“How do I best deal with office banter when it makes me feel uncomfortable?”
This is the question posed by a reader in the ‘work dilemmas’ section of this weekend’s Sunday Times Style magazine.
Journalist Carrie Gracie (who famously resigned as BBC News’ China Editor last year in a row over unequal pay) gives some sage advice in response – but I was particularly struck by one of her comments.
“You can take the issue to a boss – they should have the leadership skills to establish an acceptable culture”.
As many victims of inappropriate behaviour at work will attest, unfortunately, very often managers don’t have those skills – and the organisations they work for are currently tying themselves in knots, trying to deal with the tide of sexual harassment allegations that have swept in on the back of #MeToo.
The problem with what is often dismissed as ‘harmless banter’ is that is isn’t harmless for the person on the receiving end. It’s behaviour that is usually uninvited, irritating and in some cases possibly frightening or threatening.
“Why do people put up with it?” is the question that’s often asked. Surely women are more than capable of delivering a cutting riposte to an out-of-order comment or fending off an unwanted advance?
Why it’s hard to speak up
As TCM points out in its recent white paper, the truth is that if the unacceptable behaviour is coming from someone in a position of power, it can be very difficult to protest. Put yourself in the shoes of a young employee at the beginning of their career and on the receiving end of some unwelcome advances from a senior manager.
They fear that if they speak up, they will be judged, or that others will think they have in some way encouraged the attention. They worry that people will think they are lying or have some kind of malicious intent towards the perpetrator. They are concerned that if they speak out it could be career limiting – or that in the worst case scenario, they could lose their job.
As a by-stander, it’s all too easy to roll your eyes and suggest that someone is making an unnecessary fuss or has lost their sense of humour. It’s equally easy to perhaps feel a bit uncomfortable about the kind of behaviour or comments you are witnessing, but to think it’s all just a bit awkward and not really any of your business, and to walk away.
Inaction – on the part of the organisation or individuals – is however no longer acceptable. We need to move to a new understanding of the way people interact at work – and we need to make radical changes to the way we respond when relationships go awry or behaviour doesn’t come up to scratch.
The first step towards tackling inappropriate behaviour at work is understanding what’s at the root of our current discomfort and lack of confidence around the whole issue.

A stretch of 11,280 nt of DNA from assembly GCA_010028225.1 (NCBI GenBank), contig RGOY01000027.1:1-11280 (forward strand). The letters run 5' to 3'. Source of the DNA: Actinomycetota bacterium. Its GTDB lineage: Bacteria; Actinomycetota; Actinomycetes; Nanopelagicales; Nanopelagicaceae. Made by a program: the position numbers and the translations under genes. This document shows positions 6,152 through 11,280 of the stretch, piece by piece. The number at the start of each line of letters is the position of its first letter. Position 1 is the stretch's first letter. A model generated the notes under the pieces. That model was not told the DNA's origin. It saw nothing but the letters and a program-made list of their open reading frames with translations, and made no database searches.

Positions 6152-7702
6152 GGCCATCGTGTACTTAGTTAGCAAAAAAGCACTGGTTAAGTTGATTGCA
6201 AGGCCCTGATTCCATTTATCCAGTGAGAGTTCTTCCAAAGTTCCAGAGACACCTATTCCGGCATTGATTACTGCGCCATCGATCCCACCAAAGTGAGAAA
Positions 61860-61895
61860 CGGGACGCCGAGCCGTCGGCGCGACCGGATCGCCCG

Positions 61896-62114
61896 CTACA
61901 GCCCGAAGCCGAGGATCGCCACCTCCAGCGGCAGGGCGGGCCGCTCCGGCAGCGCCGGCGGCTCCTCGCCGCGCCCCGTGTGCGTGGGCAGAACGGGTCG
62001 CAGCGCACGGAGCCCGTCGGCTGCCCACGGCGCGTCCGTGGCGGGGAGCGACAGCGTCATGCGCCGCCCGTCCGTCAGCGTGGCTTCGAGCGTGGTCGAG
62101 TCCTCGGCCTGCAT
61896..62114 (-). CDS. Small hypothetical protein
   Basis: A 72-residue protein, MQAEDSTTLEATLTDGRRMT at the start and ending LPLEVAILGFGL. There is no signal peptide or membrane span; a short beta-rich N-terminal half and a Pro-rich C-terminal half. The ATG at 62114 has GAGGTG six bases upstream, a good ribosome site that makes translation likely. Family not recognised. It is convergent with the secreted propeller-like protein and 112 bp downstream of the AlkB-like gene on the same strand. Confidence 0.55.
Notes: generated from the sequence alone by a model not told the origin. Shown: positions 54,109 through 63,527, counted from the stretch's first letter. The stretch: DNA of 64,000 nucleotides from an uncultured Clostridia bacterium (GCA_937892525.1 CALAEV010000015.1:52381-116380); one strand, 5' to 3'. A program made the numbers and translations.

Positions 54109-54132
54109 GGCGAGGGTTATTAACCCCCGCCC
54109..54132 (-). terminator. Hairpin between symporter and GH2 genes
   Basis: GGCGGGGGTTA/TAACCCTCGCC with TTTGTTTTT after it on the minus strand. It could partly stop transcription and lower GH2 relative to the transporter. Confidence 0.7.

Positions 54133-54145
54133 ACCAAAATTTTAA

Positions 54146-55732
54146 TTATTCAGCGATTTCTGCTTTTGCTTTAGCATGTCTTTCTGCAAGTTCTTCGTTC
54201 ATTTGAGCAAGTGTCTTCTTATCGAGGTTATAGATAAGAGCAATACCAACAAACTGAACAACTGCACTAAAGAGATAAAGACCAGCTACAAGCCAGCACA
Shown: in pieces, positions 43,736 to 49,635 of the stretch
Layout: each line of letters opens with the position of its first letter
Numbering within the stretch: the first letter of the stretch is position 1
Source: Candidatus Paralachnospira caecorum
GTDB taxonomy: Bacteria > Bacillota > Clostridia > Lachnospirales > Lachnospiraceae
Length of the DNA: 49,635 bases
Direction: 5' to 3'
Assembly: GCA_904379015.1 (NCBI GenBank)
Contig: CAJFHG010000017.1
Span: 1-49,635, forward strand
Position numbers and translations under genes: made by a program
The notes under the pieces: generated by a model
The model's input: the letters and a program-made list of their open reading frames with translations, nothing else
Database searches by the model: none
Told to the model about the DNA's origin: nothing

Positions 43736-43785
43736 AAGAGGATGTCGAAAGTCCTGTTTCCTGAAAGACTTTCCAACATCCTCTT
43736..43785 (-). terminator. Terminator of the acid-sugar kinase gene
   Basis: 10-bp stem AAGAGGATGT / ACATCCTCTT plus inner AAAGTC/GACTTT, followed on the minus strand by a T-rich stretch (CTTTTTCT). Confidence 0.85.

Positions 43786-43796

There are two key issues at play:
We don’t know what unacceptable behaviour looks like
The first is that as a result of the ongoing outrage, people have genuinely become unsure about exactly what acceptable behaviour at work looks like. There are of course some forms of harassment that are clearly unacceptable – but there are also many grey areas.
At what point does the kind of affectionate joking that happens between colleagues turn into innuendo that makes people feel uncomfortable? Is it OK for a man to compliment a female colleague on their dress or a new haircut? If someone is visibly upset, is it only human to respond by putting an arm around their shoulder, or could that be construed as inappropriate?
This uncertainty is having a real impact on the way people interact with each other at work. Atmospheres are becoming tense and constrained. People feel like they are treading on eggshells. No-one knows quite what to do or how to behave any more. Because people don’t know how to react, in many cases they are now over-reacting and adding a layer of awkwardness to everyday interactions between working people.
A dearth of dialogue
This whole issue is compounded by the second issue at play – which is our inability to have open and honest dialogue with each other at work. We seem to have lost the ability to sit down and speak to each other, face-to-face – not just about inappropriate behaviour, but across a whole range of topics where disagreements and conflict might occur. We have become afraid to communicate like adults, acknowledge our differences and engage in the kind of healthy cathartic conversations that will get us back on track.
This isn’t always easy. Most people’s natural inclination is to run away from conflict of any kind – but it is essential if we are to come to a new, shared understanding of what is and isn’t appropriate at work.
Managers need help in understanding the difference between healthy and unhealthy conflict, and in encouraging open and honest conversations in their teams. And organisations need to get out of conflict avoidance mode, and start building cultures where people are not afraid to push back and speak out.